Daughters of the Dust

Daughters of the Dust

Greek Myths of the Zodiac: An Abbeville Anthology

By Julie Dash; Bell Hooks; Toni Cade Bambara (Translator)

New Press, Paperback, 9781565840300, 173pp.

Publication Date: November 1, 1992

Description

In the winter of 1992, nearly one hundred years after motion pictures were invented, the first nationally distributed feature by an African American woman was released in the United States. The film tells the story of an African American sea-island family preparing to come to the mainland at the turn of the century. In her richly textured, highly visual, lyrical portrayal of the day of the departure, Julie Dash evokes the details of a persisting African culture and the tensions between tradition and assimilation. "Daughters of the Dust: The Making of an African American Woman's Film," which includes Dash's complete screenplay, describes the story of her extraordinary sixteen-year struggle to complete the project.



About the Author
Dash was born in the Queensbridge Housing Projects in Long Island City, and earned a degree in film production from the City College of New York and an M.F.A. from UCLA.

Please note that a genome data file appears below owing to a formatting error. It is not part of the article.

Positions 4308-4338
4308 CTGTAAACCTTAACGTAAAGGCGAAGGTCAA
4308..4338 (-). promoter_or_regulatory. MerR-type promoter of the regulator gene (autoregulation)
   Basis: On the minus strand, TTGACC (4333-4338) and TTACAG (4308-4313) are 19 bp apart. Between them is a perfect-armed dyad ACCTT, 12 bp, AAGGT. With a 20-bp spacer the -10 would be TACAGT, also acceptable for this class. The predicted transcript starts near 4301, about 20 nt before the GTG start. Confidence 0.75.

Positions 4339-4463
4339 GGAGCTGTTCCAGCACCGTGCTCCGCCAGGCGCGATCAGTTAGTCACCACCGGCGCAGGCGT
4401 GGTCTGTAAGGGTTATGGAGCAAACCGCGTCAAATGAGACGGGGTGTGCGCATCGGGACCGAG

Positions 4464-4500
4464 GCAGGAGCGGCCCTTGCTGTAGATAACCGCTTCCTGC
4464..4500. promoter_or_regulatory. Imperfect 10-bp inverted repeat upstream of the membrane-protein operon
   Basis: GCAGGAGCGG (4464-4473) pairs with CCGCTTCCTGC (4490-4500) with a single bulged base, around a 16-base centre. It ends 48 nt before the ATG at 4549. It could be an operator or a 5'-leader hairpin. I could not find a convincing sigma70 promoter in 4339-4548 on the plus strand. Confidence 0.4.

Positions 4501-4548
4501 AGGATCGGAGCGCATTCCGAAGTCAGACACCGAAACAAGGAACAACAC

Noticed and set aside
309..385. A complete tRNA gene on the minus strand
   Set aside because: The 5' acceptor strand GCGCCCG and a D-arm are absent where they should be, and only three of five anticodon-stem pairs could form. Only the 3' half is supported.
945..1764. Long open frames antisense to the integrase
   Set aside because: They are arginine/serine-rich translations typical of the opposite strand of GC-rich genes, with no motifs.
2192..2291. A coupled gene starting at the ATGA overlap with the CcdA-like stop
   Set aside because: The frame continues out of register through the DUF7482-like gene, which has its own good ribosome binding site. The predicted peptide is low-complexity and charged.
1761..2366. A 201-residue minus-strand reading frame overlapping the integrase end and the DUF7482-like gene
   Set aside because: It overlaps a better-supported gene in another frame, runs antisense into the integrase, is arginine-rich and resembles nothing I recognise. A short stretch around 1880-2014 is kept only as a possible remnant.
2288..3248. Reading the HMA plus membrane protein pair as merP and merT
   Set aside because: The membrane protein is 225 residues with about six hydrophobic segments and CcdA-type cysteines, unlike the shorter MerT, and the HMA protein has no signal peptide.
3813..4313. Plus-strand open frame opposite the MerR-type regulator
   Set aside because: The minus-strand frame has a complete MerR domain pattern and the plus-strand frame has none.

Bell Hooks is a cultural critic, feminist theorist, and writer. Celebrated as one of our nation's leading public intellectual by The Atlantic Monthly, as well as one of Utne Reader's "100 Visionaries Who Could Change Your Life," she is a charismatic speaker who divides her time among teaching, writing, and lecturing around the world. Previously a professor in the English departments at Yale University and Oberlin College, hooks is the author of more than 17 books, including All About Love: New Visions; RememberedRapture: The Writer at Work; Wounds of Passion: A Writing Life; Bone Black: Memories of Girlhood; Killing Rage: Ending Racism; Art on My Mind: Visual Politics; and Breaking Bread: Insurgent Black Intellectual Life. She lives in New York City.

Bambara was a novelist and essayist.